Hostels are not prisons, can't impose discriminatory rules: HC

Kerala High Court | Photo: File Image

Kochi: Kerala High Court on Thursday said student hostels are not prisons and that authorities cannot impose separate rules for male and female students.

The court observed while considering the writ petition filed by girl students of the Government Medical College Kozhikode against the notification issued by the Higher Education Department barring female students from going out of the Government Medical College hostels after 9.30 pm.

The consideration of the court is to ensure the constitutional rights of the citizens. “Female students have constitutional rights, perhaps even more than boys. Discriminatory restrictions (of stopping them from going out at 930 pm) cannot be imposed on girls,” stated the court.

The Court, on Tuesday, directed all principals and other authorities concerned with medical colleges to act in accordance with the recent terms of the state government, which has substantially relaxed the timings of government medical college hostels, by stipulating the closing time of gates for both girls and boys to be 9.30 pm and giving sufficient leeway to the students to enter after that time subject to bare minimum conditions, with immediate effect.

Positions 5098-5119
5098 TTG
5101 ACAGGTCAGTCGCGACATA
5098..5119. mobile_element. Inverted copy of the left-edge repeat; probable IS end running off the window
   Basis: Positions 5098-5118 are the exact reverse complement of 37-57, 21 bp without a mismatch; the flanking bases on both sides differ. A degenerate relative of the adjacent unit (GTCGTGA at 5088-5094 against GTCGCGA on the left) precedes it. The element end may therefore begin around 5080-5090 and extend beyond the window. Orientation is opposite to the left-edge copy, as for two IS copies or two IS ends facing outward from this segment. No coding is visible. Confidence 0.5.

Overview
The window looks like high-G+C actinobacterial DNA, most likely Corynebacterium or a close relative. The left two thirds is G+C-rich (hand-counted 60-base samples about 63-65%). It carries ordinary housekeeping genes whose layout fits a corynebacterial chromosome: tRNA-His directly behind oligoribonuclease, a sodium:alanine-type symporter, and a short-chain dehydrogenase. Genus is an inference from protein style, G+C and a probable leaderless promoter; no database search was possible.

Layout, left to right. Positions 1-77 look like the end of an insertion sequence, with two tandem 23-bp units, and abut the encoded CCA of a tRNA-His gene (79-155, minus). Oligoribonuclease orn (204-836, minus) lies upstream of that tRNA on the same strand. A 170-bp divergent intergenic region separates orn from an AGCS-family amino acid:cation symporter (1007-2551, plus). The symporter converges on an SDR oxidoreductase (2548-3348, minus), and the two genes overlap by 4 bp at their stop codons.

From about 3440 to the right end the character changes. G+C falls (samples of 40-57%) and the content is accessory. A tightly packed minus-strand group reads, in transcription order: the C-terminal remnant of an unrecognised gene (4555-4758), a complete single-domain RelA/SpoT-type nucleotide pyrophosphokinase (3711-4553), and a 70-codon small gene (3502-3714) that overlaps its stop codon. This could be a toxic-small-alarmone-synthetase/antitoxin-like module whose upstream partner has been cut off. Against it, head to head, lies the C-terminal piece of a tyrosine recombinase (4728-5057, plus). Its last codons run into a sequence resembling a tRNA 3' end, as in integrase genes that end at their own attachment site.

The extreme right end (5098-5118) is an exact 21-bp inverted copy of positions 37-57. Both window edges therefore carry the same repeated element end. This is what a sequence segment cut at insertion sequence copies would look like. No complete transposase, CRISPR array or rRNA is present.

Justice Devan Ramachandran said that the new order was welcome as it was gender-neutral. The State Women's Commission informed the court that gender equality has been maintained in this latest order.

University defends girls hostel curfew
Earlier, in a statement, the Kerala University of Health Sciences asserted that the writ petition by the girl students of the Government Medical College Kozhikode was without properly understanding the import and purpose of the impugned government order.

The university contended that there was no element of discrimination involved in the issuance of the said order and that it was issued taking into account the right to have equal treatment to the students without any gender bias.

"The petitioners who are medical students have their classes starting by 8 a m and they require sufficient sleep after every day's work. Sleepless nights and nightlife are not meant for the students and the educational institution and the university must frame regulations contemplating sufficient rest for the students. The restrictions imposed are not absolute and the ordinance provides for the issuances of late passes from the concerned persons," the university said.

(With inputs from Live Law)

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